Forest and Found's Max Bainbridge joins us again, this time to review the Max4 Bowlsaver from Woodcut Tools. He puts the revolutionary bowl coring system to the test, looking at its latest advancements over its predecessor, the Max3, whilst also revealing what he likes most about it.

Max is back to review the Max4

Having previously reviewed the Max3 Bowlsaver by Woodcut Tools for Axminster Tools a few years ago, I was quite keen to try the new updated Max4. I don’t often turn a lot of conventional bowls, but when I do it tends to be from really special pieces of timber and I always try to save the centres to maximise the material.

The arrival

On receiving the new Max4 I could see straight away that there had been some big improvements over its predecessor.

Starting with the initial unboxing, it arrives in a large foam lined box, with individual component cut-outs. Whilst making sure that nothing is damaged in transit, this also ensures the lifespan of the tool as it can be easily disassembled when not in use and kept safe in the original box.

The two main areas of improvement that were obvious to see, were the length of the handle and the head unit that holds the cutters. Both are well finished and have a reassuringly solid feel to them.

Setting up

The set-up was straight forward and the instructions that come with it are clear and easy to follow, with useful links to YouTube videos for further information and examples.

There were some other new elements that I also liked which were not included with the Max3. The addition of the threaded rod to add extra support through the tailstock and the laser pointer to identify the position of the cutter. I found that these gave me the confidence to make thinner bowl blanks; which maximises the material without the worry of the cutter going through the side wall or bottom of the bowl.

The project in hand

For this review I am working on a 20 inch ash bowl blank, on the Robust American Beauty lathe. I used all three cutters supplied to produce a set of four nesting bowls. After turning the outside of the largest bowl and securing it in the chuck with appropriate sized jaws for the larger diameter, I used the smallest cutter to core out the very centre of the piece. I was happy to see that the cutters were razor sharp and ready to use straight out of the box, and in a very short space of time I have the first smallest bowl in the set saved.

Being able to switch out the cutters with everything still assembled and in place is really useful and saves quite a bit of time. I could just loosen the screws holding the smallest cutter in place, remove it, and replace it with the next size up. Then you just lock it back down and I was onto coring out the next bowl blank. I could then repeat this process working my way up through the cutters.

The cutters worked extremely well and there was very little effort involved in making the cuts. The shavings didn’t bind the cutter at any point and having the longer more substantial handle offered much more control and a level of confidence when making the cuts. Having the handle connect to the cutter head is this way also makes for a smoother action when in operation. You can feel where the cutter is making contact which makes it more intuitive as to the amount of pressure you need to apply.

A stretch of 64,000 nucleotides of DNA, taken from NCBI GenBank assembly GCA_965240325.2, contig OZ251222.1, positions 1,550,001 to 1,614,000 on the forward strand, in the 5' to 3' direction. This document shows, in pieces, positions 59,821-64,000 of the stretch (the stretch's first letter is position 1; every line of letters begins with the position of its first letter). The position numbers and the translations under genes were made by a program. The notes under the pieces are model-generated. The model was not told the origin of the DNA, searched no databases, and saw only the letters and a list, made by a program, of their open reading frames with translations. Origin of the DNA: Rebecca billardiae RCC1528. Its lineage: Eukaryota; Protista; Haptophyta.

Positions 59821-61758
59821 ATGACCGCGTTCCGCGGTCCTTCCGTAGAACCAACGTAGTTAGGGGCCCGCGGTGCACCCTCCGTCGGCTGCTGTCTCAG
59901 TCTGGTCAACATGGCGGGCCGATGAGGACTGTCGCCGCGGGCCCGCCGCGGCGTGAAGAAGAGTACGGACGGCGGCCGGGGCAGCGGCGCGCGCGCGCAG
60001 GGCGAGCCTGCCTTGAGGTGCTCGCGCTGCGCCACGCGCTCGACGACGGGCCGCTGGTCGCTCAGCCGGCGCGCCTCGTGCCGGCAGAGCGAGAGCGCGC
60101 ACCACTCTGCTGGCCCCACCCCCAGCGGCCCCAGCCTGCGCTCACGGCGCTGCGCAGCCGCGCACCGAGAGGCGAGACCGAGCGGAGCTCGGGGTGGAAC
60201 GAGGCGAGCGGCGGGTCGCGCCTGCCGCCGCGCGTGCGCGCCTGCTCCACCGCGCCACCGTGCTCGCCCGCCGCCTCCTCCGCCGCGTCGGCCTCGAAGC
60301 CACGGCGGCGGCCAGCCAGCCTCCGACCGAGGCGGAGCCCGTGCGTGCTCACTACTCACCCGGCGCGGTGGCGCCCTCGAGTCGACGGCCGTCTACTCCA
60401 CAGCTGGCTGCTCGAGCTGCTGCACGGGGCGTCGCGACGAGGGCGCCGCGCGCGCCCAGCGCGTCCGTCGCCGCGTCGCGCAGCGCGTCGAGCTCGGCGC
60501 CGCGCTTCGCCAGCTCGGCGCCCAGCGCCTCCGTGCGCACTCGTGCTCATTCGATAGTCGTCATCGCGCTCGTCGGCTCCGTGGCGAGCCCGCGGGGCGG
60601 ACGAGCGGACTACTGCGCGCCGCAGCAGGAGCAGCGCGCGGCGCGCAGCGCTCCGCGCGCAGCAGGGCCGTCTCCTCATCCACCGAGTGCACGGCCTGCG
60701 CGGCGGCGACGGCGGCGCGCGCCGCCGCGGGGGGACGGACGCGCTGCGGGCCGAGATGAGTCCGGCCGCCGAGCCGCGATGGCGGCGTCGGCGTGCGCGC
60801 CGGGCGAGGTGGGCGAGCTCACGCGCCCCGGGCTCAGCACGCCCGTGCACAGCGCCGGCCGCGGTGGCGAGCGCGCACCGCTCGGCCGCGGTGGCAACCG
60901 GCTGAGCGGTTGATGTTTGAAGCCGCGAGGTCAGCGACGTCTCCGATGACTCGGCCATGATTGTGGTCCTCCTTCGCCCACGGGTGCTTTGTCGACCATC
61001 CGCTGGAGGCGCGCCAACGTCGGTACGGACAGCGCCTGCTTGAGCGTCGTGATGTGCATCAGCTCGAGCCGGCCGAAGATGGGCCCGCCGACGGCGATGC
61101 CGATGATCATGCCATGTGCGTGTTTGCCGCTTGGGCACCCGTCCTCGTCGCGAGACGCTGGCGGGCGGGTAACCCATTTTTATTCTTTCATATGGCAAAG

Improved cutter guides

The cutter guides also seem to have been improved. The cutter no longer has to ‘step’ over the guide mount to engage the surface of the wood as it had to with the Max3. This gives a much smoother transition when starting the initial cut with no juddering and minimises the chance of getting a catch.

I had my air compressor to hand to clear out any wood chip and fine dust from inside the cut, but I didn’t need it. The cutter does a great job of removing the wood chip and keeping the area free of waste material, making for efficient work flow.

To conclude...

To sum up my experience using the Bowl Saver Max4, I would say that there have been a few key improvements over the previous model that have made a big difference. The overall user experience has been greatly improved and changes in the design and operation have definitely made me consider it to be a piece of equipment that I will be using a lot more in my workshop. Yes, it requires a few minutes to set up and fine tune, but once you have, it is easy to operate, accurate and precise. I can see it being a great addition to any wood turning workshop, whether you are working on a one-off special piece of timber or production bowl turning. It offers great versatility and the addition of the laser pointer and ready-made sizing guides really elevates the potential you have to maximise your material.

Forest & Found - the artist's behind the name

Forest and Found are a UK based partnership between artists Max Bainbridge and Abigail Booth. They share a studio space, used for material experimentation and collaboration; as well as having a platform to pursue their art practices. They exhibit their work throughout the UK and internationally, in both visual arts and contemporary craft.

Bainbridge’s sculptural works carved from wood, reflect a need to create tangible and grounded presence though the physicality of the sculpted object in space. Bainbridge seeks out wood that has fallen where it once grew, forming direct connections to land and place through his recognition of the tree as a being. He takes the natural shape and character of the tree itself and responds to it, to inform his sculptural decision making.